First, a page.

What are the issues?

Economic justice 

  • 325,700 people in WA (12.8%) are living in poverty.[1]
  • The rate of child poverty in WA has been steadily rising, and WA now has the third highest poverty rate in Australia
  • Over a quarter of single parents are living in poverty
  • 5 million renters in Australia are in poverty, with the poorest families left with no more than $150 per week after housing costs are paid
  • Income poverty is defined as less than 50% of the median income.
  • The poverty line is approximately $451 per person per week, after housing costs.
  • It’s expensive to be poor. When living paycheck to paycheck, it is difficult to buy energy efficient appliances, bulk buy food or other goods, pay bills upfront or save for an emergency.
  • Poverty is more than an absence of material income or wealth. Non-material aspects include inadequate education, chronic health conditions, social exclusion, living in unsafe conditions or under the threat of violence. These factors are all intertwined and can be understood to have a compounding effect as contributors to poverty, as well as being exacerbated by living in poverty.


  • Australia has never been more prosperous, yet we are facing growing inequality.
  • Inequality has two forms: income inequality and wealth inequality
  • Someone in the highest 20% of the income scale lives in a household with almost six times as much income as someone in the lowest 20% of the income scale.[2]
  • Wealth inequality is even more pronounced. The richest 10% of households has an average of $6.1 million and almost half of all wealth (46%), while the lower 60% (with an average of $376,000) has just 17% of all wealth.[3]


  • Public attitudes and behaviour are a significant driver in shifting social policy.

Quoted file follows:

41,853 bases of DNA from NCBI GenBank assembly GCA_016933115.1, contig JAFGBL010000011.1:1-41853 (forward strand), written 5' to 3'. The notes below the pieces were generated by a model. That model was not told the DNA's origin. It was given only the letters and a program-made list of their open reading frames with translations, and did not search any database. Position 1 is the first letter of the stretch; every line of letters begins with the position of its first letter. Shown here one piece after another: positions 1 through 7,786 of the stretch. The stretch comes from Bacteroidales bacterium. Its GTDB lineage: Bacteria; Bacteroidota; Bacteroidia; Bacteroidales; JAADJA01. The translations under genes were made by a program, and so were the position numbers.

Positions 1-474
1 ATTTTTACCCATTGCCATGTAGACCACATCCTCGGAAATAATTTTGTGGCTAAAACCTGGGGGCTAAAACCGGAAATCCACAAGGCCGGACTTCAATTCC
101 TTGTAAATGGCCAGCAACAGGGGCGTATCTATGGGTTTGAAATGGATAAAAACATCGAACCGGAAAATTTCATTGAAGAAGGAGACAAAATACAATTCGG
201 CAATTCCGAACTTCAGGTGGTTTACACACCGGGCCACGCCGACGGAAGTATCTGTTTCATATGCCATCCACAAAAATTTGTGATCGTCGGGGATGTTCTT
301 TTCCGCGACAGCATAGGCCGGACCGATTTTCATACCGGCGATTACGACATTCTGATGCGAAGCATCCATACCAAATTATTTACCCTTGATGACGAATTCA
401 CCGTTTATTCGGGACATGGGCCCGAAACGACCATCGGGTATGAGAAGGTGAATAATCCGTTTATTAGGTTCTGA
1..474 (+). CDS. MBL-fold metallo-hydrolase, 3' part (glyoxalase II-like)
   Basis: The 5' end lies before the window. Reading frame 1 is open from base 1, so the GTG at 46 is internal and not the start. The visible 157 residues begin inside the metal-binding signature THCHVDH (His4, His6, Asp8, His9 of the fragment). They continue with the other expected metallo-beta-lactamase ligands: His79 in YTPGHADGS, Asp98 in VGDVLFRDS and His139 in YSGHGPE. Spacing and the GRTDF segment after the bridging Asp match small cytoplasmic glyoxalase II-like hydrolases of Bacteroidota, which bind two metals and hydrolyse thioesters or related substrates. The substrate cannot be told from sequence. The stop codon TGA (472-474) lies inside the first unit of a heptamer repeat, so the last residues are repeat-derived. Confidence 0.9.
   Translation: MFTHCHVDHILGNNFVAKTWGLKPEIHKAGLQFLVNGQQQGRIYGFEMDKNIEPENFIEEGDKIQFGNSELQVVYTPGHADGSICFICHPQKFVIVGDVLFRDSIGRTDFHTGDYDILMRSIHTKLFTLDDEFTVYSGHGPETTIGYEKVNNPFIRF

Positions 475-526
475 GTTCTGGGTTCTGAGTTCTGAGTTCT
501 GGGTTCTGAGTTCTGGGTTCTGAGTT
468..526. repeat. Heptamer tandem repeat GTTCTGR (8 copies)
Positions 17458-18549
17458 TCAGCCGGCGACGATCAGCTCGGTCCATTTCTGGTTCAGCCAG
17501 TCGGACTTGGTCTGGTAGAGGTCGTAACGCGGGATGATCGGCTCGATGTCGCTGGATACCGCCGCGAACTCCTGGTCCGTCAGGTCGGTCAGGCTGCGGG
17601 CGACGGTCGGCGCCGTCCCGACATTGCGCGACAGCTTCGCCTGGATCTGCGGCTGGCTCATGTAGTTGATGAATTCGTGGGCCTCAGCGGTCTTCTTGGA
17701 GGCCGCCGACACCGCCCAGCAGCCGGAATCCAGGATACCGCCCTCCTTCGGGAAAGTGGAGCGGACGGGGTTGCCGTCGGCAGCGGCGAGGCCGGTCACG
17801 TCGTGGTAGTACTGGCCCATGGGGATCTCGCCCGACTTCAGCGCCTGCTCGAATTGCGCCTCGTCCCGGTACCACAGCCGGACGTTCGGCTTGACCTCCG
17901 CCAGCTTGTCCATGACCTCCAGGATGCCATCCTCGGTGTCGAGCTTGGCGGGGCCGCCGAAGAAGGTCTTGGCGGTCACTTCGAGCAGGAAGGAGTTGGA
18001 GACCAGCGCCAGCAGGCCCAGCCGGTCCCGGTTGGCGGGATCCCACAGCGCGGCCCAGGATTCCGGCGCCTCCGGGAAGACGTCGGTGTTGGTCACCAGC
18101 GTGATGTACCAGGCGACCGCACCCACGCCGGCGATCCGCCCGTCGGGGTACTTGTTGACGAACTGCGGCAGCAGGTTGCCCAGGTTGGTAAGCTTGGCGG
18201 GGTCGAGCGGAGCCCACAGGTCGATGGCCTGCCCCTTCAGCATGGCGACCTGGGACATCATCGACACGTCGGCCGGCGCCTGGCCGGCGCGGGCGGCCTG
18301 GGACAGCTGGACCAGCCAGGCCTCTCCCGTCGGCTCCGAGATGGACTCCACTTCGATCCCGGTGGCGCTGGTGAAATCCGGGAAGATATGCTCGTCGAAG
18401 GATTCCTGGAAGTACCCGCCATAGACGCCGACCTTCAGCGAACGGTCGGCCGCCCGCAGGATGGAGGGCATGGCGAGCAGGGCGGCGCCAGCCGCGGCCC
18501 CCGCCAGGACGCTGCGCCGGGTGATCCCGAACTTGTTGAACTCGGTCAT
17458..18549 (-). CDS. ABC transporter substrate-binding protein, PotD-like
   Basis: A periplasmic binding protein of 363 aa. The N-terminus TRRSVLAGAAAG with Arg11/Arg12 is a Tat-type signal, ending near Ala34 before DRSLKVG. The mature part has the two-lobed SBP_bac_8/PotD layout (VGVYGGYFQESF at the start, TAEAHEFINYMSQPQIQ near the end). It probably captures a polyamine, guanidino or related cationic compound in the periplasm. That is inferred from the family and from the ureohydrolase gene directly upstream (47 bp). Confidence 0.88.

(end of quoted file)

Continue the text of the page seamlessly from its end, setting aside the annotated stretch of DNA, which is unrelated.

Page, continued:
• A survey of over 500 Western Australians found that 85% agreed that Australia should be a country that looks after those in need
  • 70% of those surveyed supported a permanent increase of JobSeeker.[4]

What can be done?

  • Poverty and inequality are the result of policy choices. Poverty can be reduced when Governments commit to making it a priority and take action to increase rates of income support above the poverty line.
  • An increase in COVID-related welfare supplements resulted in a drop in demand for financial counselling and emergency relief services. An ACOSS/UNSW COVID, Inequality and Poverty report [5], shows:
    • Between 2019 and the middle of 2020, the percentage of people in poverty fell from 11.8% to 9.9% despite the recession.
    • Among people in households on the JobSeeker Payment, poverty fell from 76% in 2019 to just 15% in June 2020.
  • Research consistently shows that high quality early childhood education and care (ECEC) greatly reduces risks, and improves development, school readiness and future success into adulthood.
  • Access to public services such as transportation, healthcare and social services can significantly reduce inequality.
  • People with experiences of poverty are experts in their own lives and should have the opportunity to contribute to the policy making process and the development of solutions.





[1] Duncan A, ‘Behind the Line: Poverty and disadvantage in Australia 2022’, Bankwest Curtin Economics Centre Focus on the States Series, #9, March 2022.

[2] ACOSS/UNSW (2022) Poverty & Inequality

[3] ACOSS/UNSW (2023) The Wealth Inequality Pandemic.

[4] Based on a survey of 573 Western Australians, conducted by UWA Centre for Human and Cultural Values. 2022.

[5] Davidson, P., (2022) A tale of two pandemics: COVID, inequality and poverty in 2020 and 2021 ACOSS/UNSW Sydney Poverty and Inequality Partnership, Build Back Fairer Series, Report No. 3,